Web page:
Watching for the Morning of November 19, 2017
The Eighteenth Sunday after Pentecost:
Proper 28 / Lectionary 33
There will be thanksgiving in the service on Sunday, but it will not be enough to set our hearts at ease. We do not feel like the world is safe. We see divisions and threats. We are uncertain about the future. We are not confident that a turkey on every table is the truth of the country. We don’t see bounty and peace.
The first thanksgiving was not the meal of bounty and peace we have rehearsed in grade school plays, but we want that myth, the truth embodied in that story. It seemed inevitable, once, our manifest destiny: prosperity for all. We appear to have replaced it with uncertainty for all.
So it will be an act of faith when we offer prayers of thanksgiving on Sunday. We will dare to assert that God is good, that God is generous, that God is rich with mercy and love. We will dare to believe in generosity. We will dare to act on the notion that a table is to be shared, that kindness is to be shown, that truth is to be spoken – and can be spoken in love.
And we will do this even as we listen to texts of terrifying judgment. The prophet is so carried away with the ferocity of God’s coming wrath he sees the whole earth consumed “in the fire of his passion.” The poet ponders the brevity and frailty of life and declares: “Who considers the power of your anger? Your wrath is as great as the fear that is due you.” And Jesus will use the image of a ruthless and vindictive rich man casting his worthless slave into the outer darkness, “where there will be weeping and gnashing of teeth,” to tell us about God and the living of God’s reign.
In this season of harvest, when days grow short, darkness grows long, and leaves fall to the ground, when we draw near to the end of the church year and ponder the end of all things, there is a certain dread in the air. But we will cling to the promise in our reading from Paul, “God has destined us not for wrath but for obtaining salvation through our Lord Jesus Christ,” and with courage remember all for which we give thanks. And we will go forth in hope.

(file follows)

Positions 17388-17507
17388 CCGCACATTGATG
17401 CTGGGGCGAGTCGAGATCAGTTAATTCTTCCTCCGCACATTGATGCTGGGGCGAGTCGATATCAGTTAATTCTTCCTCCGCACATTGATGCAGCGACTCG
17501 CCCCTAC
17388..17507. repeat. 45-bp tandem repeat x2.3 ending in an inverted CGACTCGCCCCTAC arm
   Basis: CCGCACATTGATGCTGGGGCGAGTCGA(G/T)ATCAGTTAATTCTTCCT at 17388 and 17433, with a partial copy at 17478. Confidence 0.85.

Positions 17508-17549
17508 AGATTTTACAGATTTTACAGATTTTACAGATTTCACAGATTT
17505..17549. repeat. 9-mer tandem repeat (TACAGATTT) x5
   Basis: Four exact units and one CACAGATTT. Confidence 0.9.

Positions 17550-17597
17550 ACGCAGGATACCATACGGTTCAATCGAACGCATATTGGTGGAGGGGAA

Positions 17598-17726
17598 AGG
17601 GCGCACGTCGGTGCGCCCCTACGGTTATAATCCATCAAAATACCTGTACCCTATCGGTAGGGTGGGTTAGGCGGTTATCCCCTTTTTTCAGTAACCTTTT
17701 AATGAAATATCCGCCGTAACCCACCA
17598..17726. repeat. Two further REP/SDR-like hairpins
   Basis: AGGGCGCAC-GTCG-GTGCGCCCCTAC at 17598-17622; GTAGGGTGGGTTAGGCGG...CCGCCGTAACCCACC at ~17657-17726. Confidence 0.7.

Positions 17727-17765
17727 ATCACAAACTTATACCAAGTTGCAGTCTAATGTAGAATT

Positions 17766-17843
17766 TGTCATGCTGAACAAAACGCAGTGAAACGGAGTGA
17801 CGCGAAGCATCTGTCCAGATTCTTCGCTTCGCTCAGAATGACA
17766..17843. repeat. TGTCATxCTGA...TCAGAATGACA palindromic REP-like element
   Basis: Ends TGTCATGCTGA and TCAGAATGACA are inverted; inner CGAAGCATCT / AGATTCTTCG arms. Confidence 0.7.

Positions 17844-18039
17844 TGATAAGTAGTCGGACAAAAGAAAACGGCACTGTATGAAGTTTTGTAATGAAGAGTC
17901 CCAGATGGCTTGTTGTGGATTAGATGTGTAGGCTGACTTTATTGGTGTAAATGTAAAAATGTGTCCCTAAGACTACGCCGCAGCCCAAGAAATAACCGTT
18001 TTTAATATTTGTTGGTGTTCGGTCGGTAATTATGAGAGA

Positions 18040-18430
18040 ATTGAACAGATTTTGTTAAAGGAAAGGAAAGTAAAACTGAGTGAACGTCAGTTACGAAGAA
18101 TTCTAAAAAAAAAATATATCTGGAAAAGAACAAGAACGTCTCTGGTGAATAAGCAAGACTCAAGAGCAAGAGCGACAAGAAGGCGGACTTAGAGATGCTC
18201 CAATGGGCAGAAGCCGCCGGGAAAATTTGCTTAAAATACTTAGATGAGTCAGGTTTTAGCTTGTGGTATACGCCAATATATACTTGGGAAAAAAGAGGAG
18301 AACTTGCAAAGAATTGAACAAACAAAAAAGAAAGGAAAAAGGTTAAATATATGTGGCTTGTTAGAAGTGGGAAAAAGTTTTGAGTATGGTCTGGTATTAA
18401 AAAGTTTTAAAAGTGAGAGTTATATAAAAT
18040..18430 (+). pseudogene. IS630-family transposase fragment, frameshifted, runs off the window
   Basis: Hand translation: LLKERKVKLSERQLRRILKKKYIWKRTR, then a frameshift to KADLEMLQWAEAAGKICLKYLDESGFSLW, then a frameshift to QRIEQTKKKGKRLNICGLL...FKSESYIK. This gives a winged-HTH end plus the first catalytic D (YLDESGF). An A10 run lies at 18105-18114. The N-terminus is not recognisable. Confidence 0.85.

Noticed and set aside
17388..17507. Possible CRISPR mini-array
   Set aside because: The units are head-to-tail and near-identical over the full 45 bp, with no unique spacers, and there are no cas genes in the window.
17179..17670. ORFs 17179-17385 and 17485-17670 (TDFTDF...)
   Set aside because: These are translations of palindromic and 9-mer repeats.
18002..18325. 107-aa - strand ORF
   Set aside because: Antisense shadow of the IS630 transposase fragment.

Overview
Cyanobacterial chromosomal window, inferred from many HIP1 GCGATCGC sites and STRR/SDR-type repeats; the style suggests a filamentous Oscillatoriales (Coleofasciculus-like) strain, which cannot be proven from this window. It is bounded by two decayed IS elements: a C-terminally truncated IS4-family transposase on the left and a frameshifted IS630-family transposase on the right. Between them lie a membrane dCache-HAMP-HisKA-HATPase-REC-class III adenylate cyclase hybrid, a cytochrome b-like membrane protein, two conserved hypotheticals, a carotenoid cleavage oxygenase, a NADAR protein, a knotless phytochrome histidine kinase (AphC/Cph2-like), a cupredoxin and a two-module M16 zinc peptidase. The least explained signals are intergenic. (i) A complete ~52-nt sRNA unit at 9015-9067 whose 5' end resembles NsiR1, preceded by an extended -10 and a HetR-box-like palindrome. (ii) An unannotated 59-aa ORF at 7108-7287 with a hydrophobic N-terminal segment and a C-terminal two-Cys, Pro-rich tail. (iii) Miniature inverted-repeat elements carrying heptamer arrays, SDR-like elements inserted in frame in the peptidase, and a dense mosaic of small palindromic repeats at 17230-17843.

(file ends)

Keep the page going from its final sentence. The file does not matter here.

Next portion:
The Prayer for November 19, 2017
Almighty God, Lord of all,
you summon us to lives of faith and love
and stand as judge over all things.
Renew us in your mercy that, clothed in Christ,
we may live as children of the day
that is dawning in your Son, Jesus Christ our Lord.
The Texts for November 19, 2017
First Reading: Zephaniah 1 (appointed: 1:7, 12-18)
“Be silent before the Lord God! For the day of the Lord is at hand.” – During the reign of Josiah, in as era that seems like a period of great national revival (though not far in time from the Babylonian conquest), the prophet exposes the underlying faithlessness of that generation. His portrait of the coming cataclysm is cosmic in scope.
Psalmody: Psalm 90:1-12
“Lord, you have been our dwelling place in all generations.” – This opening prayer of the fourth ‘book’ (section) of Psalms, reflects on the brief and fragile nature of human life, and the ever present threat of God’s “wrath” – God’s opposition to our ‘sin’, our rebellion from and resistance to the fidelity to God and one another for which God fashioned us.
Second Reading: 1 Thessalonians 5:1-11
“Now concerning the times and the seasons, brothers and sisters, you do not need to have anything written to you.” – Having assured the community in Thessalonica that those who have died will share in the coming transformation of the world, he urges them to be awake and aware of God’s dawning reign of grace, living as faithful children of the light.
Gospel: Matthew 25:14-30
“It is as if a man, going on a journey, summoned his slaves and entrusted his property to them; to one he gave five talents, to another two, to another one, to each according to his ability.” – Jesus uses a salacious example of a greedy and ruthless man entrusting his affairs to his underlings in a parable summoning us to understand the nature of God and God’s dawning reign.
Image: https://commons.wikimedia.org/wiki/File%3AReligi%C3%B3n_en_Isla_Margarita%2C_Valle_del_Esp%C3%ADritu_Santo.jpg By The Photographer (Own work) [CC0], via Wikimedia Commons